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POPSTAR Report Summary

Project ID: 647342
Funded under: H2020-EU.1.1.

Periodic Reporting for period 1 - POPSTAR (Low power consumption silicon optoelectronics based on strain and refractive index engineering)

Reporting period: 2015-10-01 to 2017-03-31

Summary of the context and overall objectives of the project

The performance evolution of telecommunication networks, computing systems and integrated circuits requires increasing communication bandwidth at all interconnect levels. Also, the power efficiency, i.e. the energy required to transfer data, must be considerably decreased. The use of silicon photonics has been well identified in all prospective reports as a means to overcome electrical interconnect bandwidth and power efficiency limitations. This research domain has exhibited a remarkable rate of development, with current advances, which were inconceivable 10 years ago. This evolution is largely based on the vision that silicon as a mature integration platform can bring photonic integrated circuits closest to electronic circuits, driven by the economy of scale of generic wafer-scale integration technologies. However, despite the demonstration of high performance silicon modulators, germanium photodetectors, and III-V lasers on silicon, their integration in a common chip is highly challenging due to the different materials and technologies involved and it is far from being cost-effective. In addition, wideband silicon modulators require bias swings of several volts to achieve good modulation behavior, which result in high power consumption and considerably degrade the global energy impact of the circuit. Furthermore, current Silicon-on-Insulator (SOI) photonic platform exhibits some major drawbacks for the development of reliable and robust technology for a large range of applications: i) No second order nonlinearity because of its centro-symmetry, i.e. no Pockels effect, (ii) high two photon absorption (TPA) leading to free carrier absorption (FCA), increasing the overall optical loss and decrease nonlinear optical efficiency, (iii) Poor efficiency in light detection in the telecom wavelength range.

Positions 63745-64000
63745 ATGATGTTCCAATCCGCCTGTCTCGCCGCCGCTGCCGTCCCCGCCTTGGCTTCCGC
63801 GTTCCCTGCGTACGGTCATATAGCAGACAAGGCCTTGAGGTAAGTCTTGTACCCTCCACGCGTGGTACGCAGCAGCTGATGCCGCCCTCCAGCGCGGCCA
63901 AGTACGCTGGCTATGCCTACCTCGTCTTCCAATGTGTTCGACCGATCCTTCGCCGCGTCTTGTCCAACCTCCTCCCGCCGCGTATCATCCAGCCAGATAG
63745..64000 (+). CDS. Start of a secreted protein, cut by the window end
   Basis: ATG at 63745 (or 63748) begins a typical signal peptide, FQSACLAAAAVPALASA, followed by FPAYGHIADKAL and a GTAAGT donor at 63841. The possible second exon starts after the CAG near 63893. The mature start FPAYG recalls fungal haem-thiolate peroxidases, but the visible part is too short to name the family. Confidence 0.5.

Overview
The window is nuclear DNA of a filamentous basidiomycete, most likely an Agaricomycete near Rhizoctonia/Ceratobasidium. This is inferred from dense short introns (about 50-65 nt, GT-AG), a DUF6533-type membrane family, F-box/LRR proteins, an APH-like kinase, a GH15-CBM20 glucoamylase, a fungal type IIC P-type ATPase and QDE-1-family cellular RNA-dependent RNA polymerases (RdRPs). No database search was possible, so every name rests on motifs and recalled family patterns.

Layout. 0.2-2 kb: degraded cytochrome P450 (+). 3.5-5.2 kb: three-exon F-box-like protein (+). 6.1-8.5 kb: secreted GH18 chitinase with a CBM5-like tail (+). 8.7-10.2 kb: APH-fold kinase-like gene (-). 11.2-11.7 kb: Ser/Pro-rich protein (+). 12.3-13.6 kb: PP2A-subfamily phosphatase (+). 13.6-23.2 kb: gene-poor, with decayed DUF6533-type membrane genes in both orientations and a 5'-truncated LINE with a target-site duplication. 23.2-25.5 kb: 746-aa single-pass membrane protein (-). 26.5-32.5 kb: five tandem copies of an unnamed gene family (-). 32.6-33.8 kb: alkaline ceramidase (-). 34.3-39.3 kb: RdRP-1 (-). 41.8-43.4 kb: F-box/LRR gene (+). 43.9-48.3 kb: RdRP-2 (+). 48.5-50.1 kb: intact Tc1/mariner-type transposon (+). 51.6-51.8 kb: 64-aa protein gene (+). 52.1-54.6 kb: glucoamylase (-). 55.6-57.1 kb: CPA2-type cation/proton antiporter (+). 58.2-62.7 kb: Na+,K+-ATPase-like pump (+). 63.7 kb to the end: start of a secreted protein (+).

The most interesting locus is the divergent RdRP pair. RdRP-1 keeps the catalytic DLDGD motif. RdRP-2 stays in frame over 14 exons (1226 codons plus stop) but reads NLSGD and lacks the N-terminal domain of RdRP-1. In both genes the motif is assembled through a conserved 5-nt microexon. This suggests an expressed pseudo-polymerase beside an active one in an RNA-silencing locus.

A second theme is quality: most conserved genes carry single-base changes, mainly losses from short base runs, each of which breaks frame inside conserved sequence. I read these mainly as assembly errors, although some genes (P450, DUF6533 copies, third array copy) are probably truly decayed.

In this silicon photonics ecosystem, the POPSTAR project will address a new route to make key advances in the development of low power consumption multi-wavelength high-speed communication circuits based on second- and third-order nonlinear optical effects in silicon. The original idea of the project is to generate strains in sub-wavelength silicon photonic nano-structures leading to significant breakthroughs in second-order nonlinearities efficiency (Pockels effect) and in third-order nonlinearities.

Work performed from the beginning of the project to the end of the period covered by the report and main results achieved so far

The POPSTAR project has been addressing several challenges during this period. The first objective was to describe and understand the evolution of the second-order nonlinear optical coefficient as a function of the strain induced into silicon waveguide. A complete physical model has then been developed taking into account the strain gradient induced in silicon by a top stress layer, the optical mode and the evolution of the electric field. Carrier affect, which can be considered as a parasitic effect for the evaluation of the Pockels coefficients, has also been studied and taken into account in this model. This new model paves the way in the optimization of the Pockels effect in silicon and in the reduction of the carrier impact.